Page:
Flamengo fire death victims all teenagers

A fire has engulfed a dormitory at the youth team training centre of one of Brazil's biggest football clubs, killing 10 people.

There was no word on the cause of the fire.

Local reports in Brazil indicate 10 people are feared dead and others are seriously injured at the Urubu's Nest, which also provides accomodation for some of the club's young players.

The fire reportedly broke out as the players were sleeping, the cause of which is unknown.

The Rio de Janeiro mayor's office said that the dormitory destroyed by the blaze was built on land that was not registered for buildings and that the club had no permission to erect lodgings there.

Overhead images captured by an AP drone showed a charred area with smoke emerging.

Family, friends and fans gathered to pay their respects at a mass ceremony held in memory of the young players and staff lost in the Flamengo football club fire.


"Still without believing, but in prayer for all!"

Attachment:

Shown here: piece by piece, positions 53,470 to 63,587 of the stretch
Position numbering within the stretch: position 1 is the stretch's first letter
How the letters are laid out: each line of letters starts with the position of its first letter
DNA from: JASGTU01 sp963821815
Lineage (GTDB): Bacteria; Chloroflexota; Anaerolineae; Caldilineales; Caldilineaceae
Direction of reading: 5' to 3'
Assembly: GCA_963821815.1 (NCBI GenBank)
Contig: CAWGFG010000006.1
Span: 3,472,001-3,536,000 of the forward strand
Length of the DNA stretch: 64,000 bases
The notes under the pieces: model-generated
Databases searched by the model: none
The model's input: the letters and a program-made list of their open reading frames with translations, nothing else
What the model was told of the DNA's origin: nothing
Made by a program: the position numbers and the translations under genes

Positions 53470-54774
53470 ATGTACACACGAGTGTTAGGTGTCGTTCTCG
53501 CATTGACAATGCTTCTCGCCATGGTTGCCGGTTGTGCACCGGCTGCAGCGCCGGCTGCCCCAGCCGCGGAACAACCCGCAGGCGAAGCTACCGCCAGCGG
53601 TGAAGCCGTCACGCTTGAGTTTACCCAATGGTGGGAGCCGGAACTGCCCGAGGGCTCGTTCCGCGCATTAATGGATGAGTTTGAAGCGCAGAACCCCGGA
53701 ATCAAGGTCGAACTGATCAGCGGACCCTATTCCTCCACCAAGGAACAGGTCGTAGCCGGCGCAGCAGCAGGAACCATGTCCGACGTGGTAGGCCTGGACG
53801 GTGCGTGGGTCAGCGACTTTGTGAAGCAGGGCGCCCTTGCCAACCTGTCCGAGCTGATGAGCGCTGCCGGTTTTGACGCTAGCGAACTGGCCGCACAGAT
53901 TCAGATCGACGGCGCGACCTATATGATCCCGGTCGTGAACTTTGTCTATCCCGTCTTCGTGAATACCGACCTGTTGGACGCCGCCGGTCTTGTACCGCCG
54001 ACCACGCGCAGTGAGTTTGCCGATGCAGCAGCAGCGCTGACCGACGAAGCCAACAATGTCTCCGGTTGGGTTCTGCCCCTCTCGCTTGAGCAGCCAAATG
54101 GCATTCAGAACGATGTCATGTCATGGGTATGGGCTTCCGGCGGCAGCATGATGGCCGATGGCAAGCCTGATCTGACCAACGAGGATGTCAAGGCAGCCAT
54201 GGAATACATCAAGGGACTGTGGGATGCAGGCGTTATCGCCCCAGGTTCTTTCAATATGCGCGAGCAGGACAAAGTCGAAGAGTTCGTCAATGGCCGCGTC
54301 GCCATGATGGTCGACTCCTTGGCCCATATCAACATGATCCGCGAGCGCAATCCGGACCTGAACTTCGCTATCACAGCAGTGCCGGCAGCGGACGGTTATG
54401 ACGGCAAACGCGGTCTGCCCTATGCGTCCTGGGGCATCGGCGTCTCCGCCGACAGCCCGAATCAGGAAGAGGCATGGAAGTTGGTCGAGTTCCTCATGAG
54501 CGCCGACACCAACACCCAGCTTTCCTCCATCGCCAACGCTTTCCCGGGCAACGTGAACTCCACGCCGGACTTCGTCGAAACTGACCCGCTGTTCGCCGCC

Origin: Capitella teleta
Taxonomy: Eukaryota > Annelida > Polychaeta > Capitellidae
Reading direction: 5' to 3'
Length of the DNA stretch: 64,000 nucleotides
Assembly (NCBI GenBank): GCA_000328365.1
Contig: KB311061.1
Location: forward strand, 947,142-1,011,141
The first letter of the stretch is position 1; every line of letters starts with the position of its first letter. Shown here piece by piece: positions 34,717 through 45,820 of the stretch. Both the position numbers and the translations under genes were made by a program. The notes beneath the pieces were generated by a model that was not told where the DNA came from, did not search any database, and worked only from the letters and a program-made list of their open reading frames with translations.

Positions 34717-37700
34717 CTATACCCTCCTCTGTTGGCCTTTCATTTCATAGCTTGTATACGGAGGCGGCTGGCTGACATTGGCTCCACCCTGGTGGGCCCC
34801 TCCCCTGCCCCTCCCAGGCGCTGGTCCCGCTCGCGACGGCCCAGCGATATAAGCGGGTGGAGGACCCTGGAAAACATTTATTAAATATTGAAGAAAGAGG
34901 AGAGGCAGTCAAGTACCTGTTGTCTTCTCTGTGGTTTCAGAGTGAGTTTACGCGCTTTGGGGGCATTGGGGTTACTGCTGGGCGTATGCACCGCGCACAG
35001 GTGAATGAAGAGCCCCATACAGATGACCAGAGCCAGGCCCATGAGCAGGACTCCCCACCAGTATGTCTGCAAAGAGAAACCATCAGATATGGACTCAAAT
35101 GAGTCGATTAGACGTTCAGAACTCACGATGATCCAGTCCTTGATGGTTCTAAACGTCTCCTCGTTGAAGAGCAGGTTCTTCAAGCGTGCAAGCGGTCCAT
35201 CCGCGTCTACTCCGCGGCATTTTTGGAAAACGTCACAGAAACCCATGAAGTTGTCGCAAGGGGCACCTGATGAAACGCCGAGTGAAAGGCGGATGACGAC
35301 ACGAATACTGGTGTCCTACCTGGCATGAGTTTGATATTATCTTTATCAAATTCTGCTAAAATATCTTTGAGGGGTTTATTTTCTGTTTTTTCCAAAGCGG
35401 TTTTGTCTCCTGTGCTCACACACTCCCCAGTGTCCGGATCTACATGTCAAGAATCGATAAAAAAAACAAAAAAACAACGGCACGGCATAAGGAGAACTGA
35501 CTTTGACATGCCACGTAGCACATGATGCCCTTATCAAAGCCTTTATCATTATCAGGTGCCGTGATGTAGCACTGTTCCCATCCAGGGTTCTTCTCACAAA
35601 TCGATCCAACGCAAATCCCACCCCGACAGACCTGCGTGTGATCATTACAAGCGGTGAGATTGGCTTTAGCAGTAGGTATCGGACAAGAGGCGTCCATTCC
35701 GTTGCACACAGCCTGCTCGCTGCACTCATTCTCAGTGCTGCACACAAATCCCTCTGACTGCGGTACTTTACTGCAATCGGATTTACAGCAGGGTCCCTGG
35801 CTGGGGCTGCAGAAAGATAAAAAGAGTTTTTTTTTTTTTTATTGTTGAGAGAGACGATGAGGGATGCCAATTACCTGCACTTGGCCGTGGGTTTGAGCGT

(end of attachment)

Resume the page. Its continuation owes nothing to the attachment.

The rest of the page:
The club have posted a message on its Twitter feed which says: "Flamengo is in mourning".

Jefferson Rodrigues, who runs a small inn near the club, said he had reached a 15-year-old player he had befriended.

Reuters said the club spent 23 million reais (around $6 million) to renovate the training center previous year. Violence has worsened in Falled-Fogueteiro, where two rival drug trafficking groups fight one another, the report said.

'He never told me anything bad about the training centre, ' Mr Rodriguez said.

The fire brigade said in a statement that the center was "in the process of" meeting fire safety standards but did not yet have a certificate of approval.

Chapecoense, who lost 22 players in a plane crash in 2016, said on Twitter: 'We are extremely sad and shaken by the news of the fire'.

Neither club responded to telephone calls and emails.

"The majority of [the team] stayed, my friends stayed [at the facility]", he said.

Brazilian clubs often provide accommodations to players from outside the city, although local sports columnist Juca Kfouri told The New York Times that living conditions are historically "atrocious".

Vanessa Coleman